There is debate as to whether professional academics can and should become public intellectuals. There has for many years been a widespread belief that too many academics are preoccupied with protecting their work from scrutiny outside of their enclosed academic field. This distinct reluctance for academics to share their work with the world originates from the argument that this would leave their work open to public criticism and contestation. Thomas Bender for example, states that academics ‘orient themselves nonetheless almost exclusively to professional structures and contexts, jealously defending their autonomy’ (Bender, 1993: 141-142), and would rather contest and debate with fellow academics rather than with the wider public population, which shows their disinterest with civic affairs.
Michael Burawoy, a leading exponent of ‘public sociology’ criticises ‘professional sociology’ for failing to give sufficient attention to socially important subject matter, blaming academics for losing sight of important public events and issues. Burawoy’s aim in supporting ‘public sociology’ is the transformation of the public by providing them with access to academic research. This process necessitates a dialogue between those in the academic sphere and the public, meant to bridge the wide gap which still exists between the rigorous world of professional academia and the diverse nature of the public sphere.
Another influential thinker who believed that academics must become more aware of the world around them was the American political activist, C. Wright Mills. In one of Mill’s most celebrated works, The Sociological Imagination, he argued that, more often that not, journalists are ‘more politically alert and knowledgeable than sociologists, economists, and especially [...] political scientists’ (Mills, 1959: 99), which shows how some academics lack the possession of the transferable skills needed to command an audience publicly. He goes on to criticize the American university system, which, like many around the world, has become increasingly privatized and bureaucratic, for failing to teach ‘how to gauge what is going on in the general struggle for power in modern society’ (ibid: 99). In fact, the American philosopher Richard Rorty has been extremely critical of the ‘civic irresponsibility of intellect, especially academic intellect’ (Bender, T, 1993: 142).
However, we would be wrong to assume that professional academics should be criticised for operating solely within the academic arena, because this may be beneficial for everyone in society. For instance, whilst the concept of academic freedom, the license to write and discuss about a topic or issue regardless of how controversial it is, is a positive function in that it protects academic inquiry, I believe that, to grant the general public similar levels of freedom which extend beyond mere free speech, would have a detrimental effect on public life. For example, radical and controversial beliefs presented in the academic sphere would need to pass through rigorous theoretical examination before they would be deemed true or proper due to the need for verification. However, such beliefs may be dispersed and circulated publicly without such substantiation, which may lead to distortion and misrepresentation of the issue and therefore possible offense to certain members of the public. The ethical problems enmeshed within this are obvious.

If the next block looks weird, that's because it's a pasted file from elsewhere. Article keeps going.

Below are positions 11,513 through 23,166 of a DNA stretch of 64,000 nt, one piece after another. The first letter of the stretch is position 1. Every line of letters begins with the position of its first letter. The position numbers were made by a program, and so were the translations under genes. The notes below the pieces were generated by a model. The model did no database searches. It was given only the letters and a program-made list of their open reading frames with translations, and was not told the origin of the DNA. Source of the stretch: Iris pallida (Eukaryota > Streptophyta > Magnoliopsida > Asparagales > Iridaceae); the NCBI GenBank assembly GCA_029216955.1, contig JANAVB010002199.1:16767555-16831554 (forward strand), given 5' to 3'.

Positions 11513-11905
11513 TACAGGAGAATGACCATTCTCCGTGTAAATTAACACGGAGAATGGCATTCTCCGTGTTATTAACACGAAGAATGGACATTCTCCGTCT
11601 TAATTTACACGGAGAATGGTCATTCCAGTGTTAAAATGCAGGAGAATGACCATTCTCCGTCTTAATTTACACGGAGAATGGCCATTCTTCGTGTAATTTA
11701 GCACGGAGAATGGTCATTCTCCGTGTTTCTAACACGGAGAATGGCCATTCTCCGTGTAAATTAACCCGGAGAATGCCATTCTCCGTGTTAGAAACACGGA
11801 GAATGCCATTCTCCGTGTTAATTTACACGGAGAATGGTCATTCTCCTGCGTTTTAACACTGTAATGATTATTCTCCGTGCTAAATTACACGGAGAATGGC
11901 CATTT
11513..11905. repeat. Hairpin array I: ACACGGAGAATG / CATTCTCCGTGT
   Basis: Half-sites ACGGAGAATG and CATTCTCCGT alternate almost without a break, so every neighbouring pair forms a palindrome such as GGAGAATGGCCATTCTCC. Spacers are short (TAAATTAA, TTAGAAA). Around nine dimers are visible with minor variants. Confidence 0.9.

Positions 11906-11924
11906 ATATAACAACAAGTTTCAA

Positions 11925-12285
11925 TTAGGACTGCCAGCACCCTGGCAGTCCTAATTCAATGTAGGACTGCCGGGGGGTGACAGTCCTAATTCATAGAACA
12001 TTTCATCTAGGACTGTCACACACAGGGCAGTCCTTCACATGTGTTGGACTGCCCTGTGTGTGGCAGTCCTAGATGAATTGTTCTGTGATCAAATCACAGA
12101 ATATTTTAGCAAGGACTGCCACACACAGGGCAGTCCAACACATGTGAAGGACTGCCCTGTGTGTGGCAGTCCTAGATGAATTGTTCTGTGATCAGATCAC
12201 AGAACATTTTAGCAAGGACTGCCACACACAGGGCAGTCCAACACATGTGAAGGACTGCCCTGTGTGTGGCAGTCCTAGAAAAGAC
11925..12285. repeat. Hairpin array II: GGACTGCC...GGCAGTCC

Even thousands of years ago, scholasticism was promoted as the primary form of knowledge production. Socrates disliked the Sophist’s idea that one could ‘buy and sell’ ideas in the public domain. Instead, Socrates advocated a monopoly of knowledge. Thus, ‘those who sought a more penetrating and rigorous intellectual life rejected and withdrew from the general culture of the city in order to embrace a new model of professionalism’ (Bender, T, 1993: 12). Furthermore, Edwards A. Park once said “we do wrong to our own minds when we carry out scientific difficulties down to the arena of popular dissension” (Bender, T, 1993: 12). In this, Park wanted ‘to separate the serious technical role of professionals from their responsibility of supplying usable philosophies for the general public’ (Bender, T, 1003: 12). This does not suggest that one should solely keep academic work from the public eye, but that academic professionals should engage with the public sphere only when the content is suitable for general public consumption, creating a private/public knowledge dichotomy. As such, Bender differentiates between ‘civic culture’ and ‘professional culture’ (Bender, T, 1993: 3) to describe the different spheres in which academics can operate.
Professional academics have been criticized for their inability or reluctance to engage with the wider public consciousness. For instance, ‘academic careerism has dealt a serious body blow to the continued vitality of intellectual life’ (Furedi, 2004: 38), for constraining the effectiveness of public intellectualism in their reluctance to support their aims and methods, and to contribute to it sufficiently. However, some academics institutions do enter the public sphere. For example, attempts have been made to create programs and initiatives in which public intellectualism can be taught, namely at the Florida Atlantic University. One final point to note is that, surely academics permeate the public arena in that their students, who are members of the public, are their primary audience?